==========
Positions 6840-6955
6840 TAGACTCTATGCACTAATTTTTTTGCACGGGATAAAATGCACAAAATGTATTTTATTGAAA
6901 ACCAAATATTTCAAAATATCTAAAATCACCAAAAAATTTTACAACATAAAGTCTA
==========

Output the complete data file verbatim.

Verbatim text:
Positions 6840-6955
6840 TAGACTCTATGCACTAATTTTTTTGCACGGGATAAAATGCACAAAATGTATTTTATTGAAA
6901 ACCAAATATTTCAAAATATCTAAAATCACCAAAAAATTTTACAACATAAAGTCTA